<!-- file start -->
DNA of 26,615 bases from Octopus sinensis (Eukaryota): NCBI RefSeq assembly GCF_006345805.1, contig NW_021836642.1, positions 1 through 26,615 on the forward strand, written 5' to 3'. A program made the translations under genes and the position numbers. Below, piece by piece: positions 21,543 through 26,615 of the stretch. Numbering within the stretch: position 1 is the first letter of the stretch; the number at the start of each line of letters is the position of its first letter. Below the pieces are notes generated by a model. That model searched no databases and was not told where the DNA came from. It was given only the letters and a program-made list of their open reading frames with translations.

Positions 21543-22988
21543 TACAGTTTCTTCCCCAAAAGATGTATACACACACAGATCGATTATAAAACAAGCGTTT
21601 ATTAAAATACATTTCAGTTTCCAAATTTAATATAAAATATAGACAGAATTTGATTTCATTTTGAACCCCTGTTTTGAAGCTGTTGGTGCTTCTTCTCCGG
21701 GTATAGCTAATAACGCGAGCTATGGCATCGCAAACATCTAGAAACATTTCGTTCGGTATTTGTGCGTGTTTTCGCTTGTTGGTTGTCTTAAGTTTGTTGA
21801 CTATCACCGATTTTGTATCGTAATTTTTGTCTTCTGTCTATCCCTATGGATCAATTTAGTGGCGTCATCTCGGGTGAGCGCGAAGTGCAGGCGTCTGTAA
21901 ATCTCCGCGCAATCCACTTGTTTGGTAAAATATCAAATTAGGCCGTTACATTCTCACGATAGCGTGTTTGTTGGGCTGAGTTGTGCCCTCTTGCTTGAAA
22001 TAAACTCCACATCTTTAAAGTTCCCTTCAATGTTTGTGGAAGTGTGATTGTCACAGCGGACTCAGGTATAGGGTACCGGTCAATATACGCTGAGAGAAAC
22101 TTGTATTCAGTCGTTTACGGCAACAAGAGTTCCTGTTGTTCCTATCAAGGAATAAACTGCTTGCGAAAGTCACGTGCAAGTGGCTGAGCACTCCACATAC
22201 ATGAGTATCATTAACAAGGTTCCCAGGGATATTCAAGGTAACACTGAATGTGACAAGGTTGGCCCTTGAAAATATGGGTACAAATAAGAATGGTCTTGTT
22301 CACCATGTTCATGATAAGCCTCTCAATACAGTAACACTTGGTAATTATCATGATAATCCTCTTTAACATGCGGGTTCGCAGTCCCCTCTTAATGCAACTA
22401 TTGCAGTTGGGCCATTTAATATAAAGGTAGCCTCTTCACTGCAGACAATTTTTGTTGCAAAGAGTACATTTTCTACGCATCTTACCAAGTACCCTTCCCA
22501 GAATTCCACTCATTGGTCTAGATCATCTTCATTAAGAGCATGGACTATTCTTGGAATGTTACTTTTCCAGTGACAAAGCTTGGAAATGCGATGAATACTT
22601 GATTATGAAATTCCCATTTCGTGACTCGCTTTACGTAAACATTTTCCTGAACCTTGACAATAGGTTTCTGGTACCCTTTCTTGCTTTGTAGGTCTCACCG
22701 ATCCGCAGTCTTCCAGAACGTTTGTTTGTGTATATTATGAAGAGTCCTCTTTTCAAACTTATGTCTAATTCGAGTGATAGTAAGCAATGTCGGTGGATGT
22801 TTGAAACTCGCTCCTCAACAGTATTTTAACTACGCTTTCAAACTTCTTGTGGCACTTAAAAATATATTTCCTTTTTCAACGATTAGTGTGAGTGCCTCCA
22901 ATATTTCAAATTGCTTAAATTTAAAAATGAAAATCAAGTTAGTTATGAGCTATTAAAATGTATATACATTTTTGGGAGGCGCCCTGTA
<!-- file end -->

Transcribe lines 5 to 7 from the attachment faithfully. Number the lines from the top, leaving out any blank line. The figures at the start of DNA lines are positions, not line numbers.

21701 GTATAGCTAATAACGCGAGCTATGGCATCGCAAACATCTAGAAACATTTCGTTCGGTATTTGTGCGTGTTTTCGCTTGTTGGTTGTCTTAAGTTTGTTGA
21801 CTATCACCGATTTTGTATCGTAATTTTTGTCTTCTGTCTATCCCTATGGATCAATTTAGTGGCGTCATCTCGGGTGAGCGCGAAGTGCAGGCGTCTGTAA
21901 ATCTCCGCGCAATCCACTTGTTTGGTAAAATATCAAATTAGGCCGTTACATTCTCACGATAGCGTGTTTGTTGGGCTGAGTTGTGCCCTCTTGCTTGAAA